I don’t know why, in this day and age, people can’t wrap their heads around backing up their work. This is another rant prompted by a forum discussion I saw a while back where a fellow writer had lost their work when their laptop died.
When I recommended a cloud backup and physical backup, the person didn’t take kindly to my suggestion, claiming clouds are not backups. I used to work in IT, so I think I’d know what classes as a backup. Yes, they’re out of your control in terms of maintenance, which I think was the point the person was trying to make in a unappreciative way, but they are a copy of your work that you can access should your PC die. They’re as reliable as any backup can be. I’ve had Google and Onedrive for years and haven’t had any issues.
Also, having 2 backups makes more sense for me personally since I can use my cloud for live changes and synchronisation between my devices, and I can use a physical hard drive for a secondary backup. My Onedrive serves as a 3rd since I have more storage with my Microsoft 365 subscription.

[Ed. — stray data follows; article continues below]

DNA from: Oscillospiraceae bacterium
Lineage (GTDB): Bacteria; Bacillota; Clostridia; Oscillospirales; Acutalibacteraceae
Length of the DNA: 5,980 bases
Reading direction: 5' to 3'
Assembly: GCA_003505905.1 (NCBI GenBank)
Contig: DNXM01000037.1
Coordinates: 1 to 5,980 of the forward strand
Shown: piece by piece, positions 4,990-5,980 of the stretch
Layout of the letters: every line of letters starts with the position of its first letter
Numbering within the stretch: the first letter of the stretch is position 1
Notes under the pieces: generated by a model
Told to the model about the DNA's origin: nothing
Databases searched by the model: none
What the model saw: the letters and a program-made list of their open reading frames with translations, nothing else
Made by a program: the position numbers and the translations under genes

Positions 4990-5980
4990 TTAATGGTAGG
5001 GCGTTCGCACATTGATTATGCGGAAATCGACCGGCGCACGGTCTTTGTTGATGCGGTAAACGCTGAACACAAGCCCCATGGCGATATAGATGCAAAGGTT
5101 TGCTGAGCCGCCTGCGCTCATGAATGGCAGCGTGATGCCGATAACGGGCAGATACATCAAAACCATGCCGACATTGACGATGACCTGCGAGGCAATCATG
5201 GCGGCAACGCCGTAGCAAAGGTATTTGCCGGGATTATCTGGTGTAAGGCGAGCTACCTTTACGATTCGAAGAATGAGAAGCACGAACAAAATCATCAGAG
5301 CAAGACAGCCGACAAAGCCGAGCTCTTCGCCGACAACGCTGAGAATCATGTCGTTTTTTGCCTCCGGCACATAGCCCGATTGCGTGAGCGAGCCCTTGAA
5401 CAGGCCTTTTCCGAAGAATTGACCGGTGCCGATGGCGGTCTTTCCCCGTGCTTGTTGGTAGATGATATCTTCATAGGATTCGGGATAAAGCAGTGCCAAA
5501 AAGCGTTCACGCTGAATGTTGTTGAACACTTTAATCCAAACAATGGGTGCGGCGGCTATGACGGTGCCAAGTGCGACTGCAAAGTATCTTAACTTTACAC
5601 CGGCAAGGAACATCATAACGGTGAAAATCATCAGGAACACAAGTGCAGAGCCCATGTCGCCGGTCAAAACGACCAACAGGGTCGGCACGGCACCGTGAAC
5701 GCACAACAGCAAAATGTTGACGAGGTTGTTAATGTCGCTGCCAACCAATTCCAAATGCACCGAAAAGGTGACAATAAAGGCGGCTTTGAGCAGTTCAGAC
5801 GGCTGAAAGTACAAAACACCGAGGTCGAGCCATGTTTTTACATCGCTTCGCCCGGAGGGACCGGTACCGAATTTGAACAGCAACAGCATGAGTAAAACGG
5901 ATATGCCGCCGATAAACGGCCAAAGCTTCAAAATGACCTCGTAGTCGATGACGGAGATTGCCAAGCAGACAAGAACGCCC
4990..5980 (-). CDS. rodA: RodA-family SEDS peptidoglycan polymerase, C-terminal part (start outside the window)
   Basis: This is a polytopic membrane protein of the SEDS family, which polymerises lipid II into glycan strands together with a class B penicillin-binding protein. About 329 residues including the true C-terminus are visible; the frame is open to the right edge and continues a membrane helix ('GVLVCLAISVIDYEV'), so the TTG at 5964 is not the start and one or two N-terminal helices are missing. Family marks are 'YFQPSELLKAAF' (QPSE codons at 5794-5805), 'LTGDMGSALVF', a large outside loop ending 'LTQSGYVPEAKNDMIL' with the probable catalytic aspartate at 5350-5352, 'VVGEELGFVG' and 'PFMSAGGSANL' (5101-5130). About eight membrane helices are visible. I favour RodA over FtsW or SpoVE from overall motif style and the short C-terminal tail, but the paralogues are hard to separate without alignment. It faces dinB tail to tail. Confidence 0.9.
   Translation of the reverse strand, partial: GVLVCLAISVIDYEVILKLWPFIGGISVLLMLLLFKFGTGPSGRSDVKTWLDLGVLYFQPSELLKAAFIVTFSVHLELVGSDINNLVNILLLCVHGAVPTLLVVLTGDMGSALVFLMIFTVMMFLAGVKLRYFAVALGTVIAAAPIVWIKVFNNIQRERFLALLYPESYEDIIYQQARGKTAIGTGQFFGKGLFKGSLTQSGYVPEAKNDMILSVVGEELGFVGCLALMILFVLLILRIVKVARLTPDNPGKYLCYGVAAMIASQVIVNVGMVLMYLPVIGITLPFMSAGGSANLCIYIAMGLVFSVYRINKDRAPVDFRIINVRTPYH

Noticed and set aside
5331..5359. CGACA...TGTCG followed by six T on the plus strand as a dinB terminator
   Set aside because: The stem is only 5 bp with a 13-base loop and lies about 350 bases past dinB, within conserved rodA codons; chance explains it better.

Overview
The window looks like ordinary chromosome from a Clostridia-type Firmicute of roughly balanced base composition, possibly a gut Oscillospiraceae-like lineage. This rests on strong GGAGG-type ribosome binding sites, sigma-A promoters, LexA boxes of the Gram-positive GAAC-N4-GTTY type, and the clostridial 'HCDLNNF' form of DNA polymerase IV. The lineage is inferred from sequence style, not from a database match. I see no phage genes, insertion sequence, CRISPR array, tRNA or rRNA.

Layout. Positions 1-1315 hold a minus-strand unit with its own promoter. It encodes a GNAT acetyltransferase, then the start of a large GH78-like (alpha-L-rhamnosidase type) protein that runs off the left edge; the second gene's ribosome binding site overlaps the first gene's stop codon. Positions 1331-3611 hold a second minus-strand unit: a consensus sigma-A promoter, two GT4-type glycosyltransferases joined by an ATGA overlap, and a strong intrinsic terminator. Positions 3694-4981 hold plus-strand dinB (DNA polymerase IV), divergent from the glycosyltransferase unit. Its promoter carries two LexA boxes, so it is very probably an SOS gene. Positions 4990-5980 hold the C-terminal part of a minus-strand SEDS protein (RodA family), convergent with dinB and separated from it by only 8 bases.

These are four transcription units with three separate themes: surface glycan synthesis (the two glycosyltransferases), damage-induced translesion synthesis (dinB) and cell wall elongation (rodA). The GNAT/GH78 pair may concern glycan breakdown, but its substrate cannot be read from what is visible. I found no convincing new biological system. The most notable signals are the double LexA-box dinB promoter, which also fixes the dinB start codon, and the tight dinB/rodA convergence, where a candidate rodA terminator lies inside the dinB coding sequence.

So why do I need Google and Onedrive? Well, Word is a much better and faster word processor than Google in my opinion. It has more features and is easier to use on my laptop. Chrome can be a little slow with large documents, but if I want to edit a chapter at a time, then the editing extensions on Chrome are better. I can use the free version of Pro Writing Aid or Grammarly for SpaG checks and some stylistic improvements. I use Natural Reader’s text-to-speech extension for reading flow and just another way to “read” my book so I might pick up on something that isn’t so noticeable when reading.
So when backing up, clouds have more benefits for everyday use, but I would never suggest someone only use a cloud. Double backups mean double the security and less worry if your computer suddenly dies. Just log on to your cloud on any computer or browser, and it’s all there.